Abstract

Cellular chemotaxis is a fundamental process in which cells migrate directionally when they are exposed to external chemical gradients. Recent progress has been made in defining the molecular mechanisms that regulate chemoattractant-induced cell polarity and chemotaxis, including the contribution of p38 MAPK and PTEN dependent migration of neutrophils toward their end target chemoattractants. However, it remains unclear how chemoattractant stimulation regulates F-actin dynamics and PTEN localization in migrating neutrophils. Glia maturation factor (GMFG) is a highly conserved protein expressed mainly in the blood and immune systems. Our lab previously reported that GMFG is upregulated in granulocyte-colony stimulating factor (G-CSF)-induced differentiated myeloid cells (Shi Y, et al, Genomics Proteomics Bioinformatics. 2006 Aug;4(3):145–55). Furthermore, while recent studies indicate that GMFG is involved in the regulation of actin cytoskeleton reorganization in microendothelial cells, little is known about the role of GMFG in hematopoietic myeloid cells. In this study, we investigated the role of GMFG in the chemotaxis of differentiated neutrophil-like HL-60 cells and how GMFG mediated neutrophils chemotaxis occurs in response to chemotactic signals. We have now shown that small interfering RNA-mediated depletion of GMFG expression in differentiated neutrophil-like HL-60 cells exhibit greater than 75% inhibition of basal cell migration, that could not be rescued in the presence of chemoattractant FMLP, but could rescued by IL-8. These data suggest that an endogenous expression of GMFG is required for chemotaxis toward end target chemoattractant FMLP, but not for toward intermediate chemokines IL-8. Moreover, immunofluorescence assay shows that gene silencing of GMFG abolished FMLP-induced the phosphorylation of p38 MAPK, localization of phosphatase PTEN, and F-actin reorganization. In contrast, transient overexpression of GMFG in K562 cells significantly enhanced basal cell migration by 2 fold (P=0.01) and chemotaxis toward FMLP by 2.2 fold (P=0.04), but there was no change with IL-8 stimulation. The overexpression of GMFG caused the activation of p38 MAP kinase and increased F-actin expression in the absence of fMLP stimulation. Pretreatment with p38 MAPK inhibitor SB203580 completely blocked the GMFG-dependent activation of p38 MAPK and enhanced expression of F-actin as well as cell migration. These results suggest that GMFG-induced cell migration in K562 cells is depending on p38 MAPK via F-actin reorganization. Taken together, our findings identify GMFG as a novel factor that mediates the FMLP-induced p38-dependent signal pathway leading to PTEN redistribution and F-actin reorganization during migrating neutrophils toward end target stimulation. These data, if confirmed, implicates GMFG as a potential target for therapeutic intervention in disorders associated with enhanced and pathological neutrophil infiltration.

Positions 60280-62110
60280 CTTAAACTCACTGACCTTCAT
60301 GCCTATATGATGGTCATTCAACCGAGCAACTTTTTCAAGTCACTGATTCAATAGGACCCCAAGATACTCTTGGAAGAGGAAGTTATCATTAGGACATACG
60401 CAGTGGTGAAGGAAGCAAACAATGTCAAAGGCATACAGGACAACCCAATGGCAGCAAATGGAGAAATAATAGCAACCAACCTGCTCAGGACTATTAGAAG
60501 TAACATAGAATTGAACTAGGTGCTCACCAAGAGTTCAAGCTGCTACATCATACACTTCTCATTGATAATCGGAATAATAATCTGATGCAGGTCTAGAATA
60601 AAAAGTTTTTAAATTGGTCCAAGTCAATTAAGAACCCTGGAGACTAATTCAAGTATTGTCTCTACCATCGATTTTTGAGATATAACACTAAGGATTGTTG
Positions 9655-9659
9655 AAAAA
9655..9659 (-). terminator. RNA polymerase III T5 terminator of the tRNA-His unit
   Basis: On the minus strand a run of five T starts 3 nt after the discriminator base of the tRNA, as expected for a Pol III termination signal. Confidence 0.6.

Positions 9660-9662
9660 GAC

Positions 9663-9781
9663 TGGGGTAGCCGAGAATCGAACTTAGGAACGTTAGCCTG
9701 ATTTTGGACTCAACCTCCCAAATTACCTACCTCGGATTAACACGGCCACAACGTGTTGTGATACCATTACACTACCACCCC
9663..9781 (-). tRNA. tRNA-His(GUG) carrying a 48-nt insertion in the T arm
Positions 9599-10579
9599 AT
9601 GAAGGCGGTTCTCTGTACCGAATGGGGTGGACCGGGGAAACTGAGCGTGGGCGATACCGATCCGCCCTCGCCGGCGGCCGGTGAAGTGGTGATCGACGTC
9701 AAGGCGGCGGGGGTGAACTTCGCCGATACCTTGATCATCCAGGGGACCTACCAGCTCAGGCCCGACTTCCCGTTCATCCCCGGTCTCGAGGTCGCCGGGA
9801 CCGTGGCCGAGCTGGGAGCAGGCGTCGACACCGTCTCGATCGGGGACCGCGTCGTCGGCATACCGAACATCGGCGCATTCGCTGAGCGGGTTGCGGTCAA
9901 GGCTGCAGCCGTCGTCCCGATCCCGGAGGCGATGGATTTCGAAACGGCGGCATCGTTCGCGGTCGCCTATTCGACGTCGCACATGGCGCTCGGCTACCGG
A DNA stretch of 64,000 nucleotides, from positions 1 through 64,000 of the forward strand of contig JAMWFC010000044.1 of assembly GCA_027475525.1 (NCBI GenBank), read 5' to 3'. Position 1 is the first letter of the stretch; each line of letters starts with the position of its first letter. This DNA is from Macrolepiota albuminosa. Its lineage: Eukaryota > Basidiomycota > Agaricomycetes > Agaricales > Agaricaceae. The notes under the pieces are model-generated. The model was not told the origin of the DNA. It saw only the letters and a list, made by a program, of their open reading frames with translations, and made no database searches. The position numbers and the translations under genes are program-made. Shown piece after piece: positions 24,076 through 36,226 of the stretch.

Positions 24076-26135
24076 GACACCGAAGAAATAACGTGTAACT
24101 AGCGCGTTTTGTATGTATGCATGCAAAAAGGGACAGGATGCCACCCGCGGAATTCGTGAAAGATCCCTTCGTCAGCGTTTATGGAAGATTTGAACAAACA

Disclosures: No relevant conflicts of interest to declare.

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